Why Skype and other video interviews make hiring easy
Video interviews rule. Fact.
With the right interview questions, Skype can help check in on verbal communication skills, screen for deal breakers, clarify resume deets and interview candidates in remote locations or distributed teams.
Here’s how initial Skype interviews should roll:
- Introduce yourself with an icebreaker.
- Share basic info about the role.
- Keep an eye on the candidates’ interest.
- Decide whether to move the candidate to the next stage.
Top tip: For remote teams, use video interviews to dig deeper in second and even third-round interviews.
Skype interview questions
- Who or what inspired you to pursue this career?
- What would you consider a healthy work environment?
- What are your salary expectations?
- When can you start?
- What drew you to apply for this role?
- Have you heard about our company before? What info intrigued you? What would you like to learn more about?
Ace your Skype interview questions
- Be organized: Schedule your interview with plenty of time, make sure you’ve got the OK from your candidate and give them the full info.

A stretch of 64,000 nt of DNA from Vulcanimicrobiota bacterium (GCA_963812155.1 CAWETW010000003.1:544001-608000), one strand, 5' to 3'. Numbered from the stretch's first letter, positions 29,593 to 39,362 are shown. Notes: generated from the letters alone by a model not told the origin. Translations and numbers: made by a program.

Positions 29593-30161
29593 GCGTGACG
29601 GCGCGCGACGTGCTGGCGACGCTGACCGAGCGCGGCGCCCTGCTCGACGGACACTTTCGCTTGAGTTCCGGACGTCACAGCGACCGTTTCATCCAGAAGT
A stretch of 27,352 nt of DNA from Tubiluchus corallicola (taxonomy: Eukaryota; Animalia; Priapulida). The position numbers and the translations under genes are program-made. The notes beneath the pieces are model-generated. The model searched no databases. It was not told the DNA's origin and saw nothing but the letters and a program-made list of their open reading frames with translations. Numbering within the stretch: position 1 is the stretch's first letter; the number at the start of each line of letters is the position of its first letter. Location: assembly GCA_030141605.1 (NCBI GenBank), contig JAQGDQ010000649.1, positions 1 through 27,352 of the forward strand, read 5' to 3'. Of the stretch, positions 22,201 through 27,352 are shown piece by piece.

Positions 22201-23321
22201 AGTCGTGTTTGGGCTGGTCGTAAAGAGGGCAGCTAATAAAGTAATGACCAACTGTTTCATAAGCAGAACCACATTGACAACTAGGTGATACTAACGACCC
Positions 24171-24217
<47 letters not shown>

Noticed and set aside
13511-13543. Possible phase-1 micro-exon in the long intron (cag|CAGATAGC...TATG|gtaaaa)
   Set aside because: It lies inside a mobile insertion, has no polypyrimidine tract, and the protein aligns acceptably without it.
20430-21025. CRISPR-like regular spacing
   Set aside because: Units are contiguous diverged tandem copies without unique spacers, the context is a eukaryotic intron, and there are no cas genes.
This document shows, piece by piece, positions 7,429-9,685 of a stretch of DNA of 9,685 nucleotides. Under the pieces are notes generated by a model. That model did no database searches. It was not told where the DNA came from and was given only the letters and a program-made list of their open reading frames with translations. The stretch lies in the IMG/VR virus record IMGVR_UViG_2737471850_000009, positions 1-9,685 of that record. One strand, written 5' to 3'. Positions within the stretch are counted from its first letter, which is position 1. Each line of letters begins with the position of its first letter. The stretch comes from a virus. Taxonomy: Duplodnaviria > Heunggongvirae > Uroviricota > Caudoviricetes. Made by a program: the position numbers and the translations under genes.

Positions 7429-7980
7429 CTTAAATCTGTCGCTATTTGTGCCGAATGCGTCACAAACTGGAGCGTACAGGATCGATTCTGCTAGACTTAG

- Be clear: Give candidates full instructions including your account info/interview link and the correct time (don’t let different time zones catch you off guard!)
- Prepare a space: Choose a quiet corner to avoid noises and distractions, set up way before the interview starts and check your camera and mic work.
- Look at the camera: Look directly into the camera when you speak so it looks like you’re talking directly to your candidate.
- Be prepared: Make sure you’ve got your questions sorted before the interview, but feel free to go off-script.
- Record the interview: This is super useful for you to maintain eye contact and check back on responses later. Note: Always tell your candidate if you plan to record the interview and get written consent via email.
Candidates to avoid
- No-shows: If your candidate doesn’t show up or drops in late to an interview, it’s probably a sign of things to come.
- They’re unprepared: Avoid candidates who haven’t prepared a quiet space for you to chat. If their issues come from tech problems, suggest an alternative time or tool.
- Informal candidates: Remote interviews need to remain professional. If they aren’t dressed appropriately or speak informally, they might not take your company very seriously.
- They’re uncomfortable: Remote interviews can be daunting, but help you figure out their communication skills pretty fast. If they can’t hold a conversation via video, they’re probably not up to remote work.
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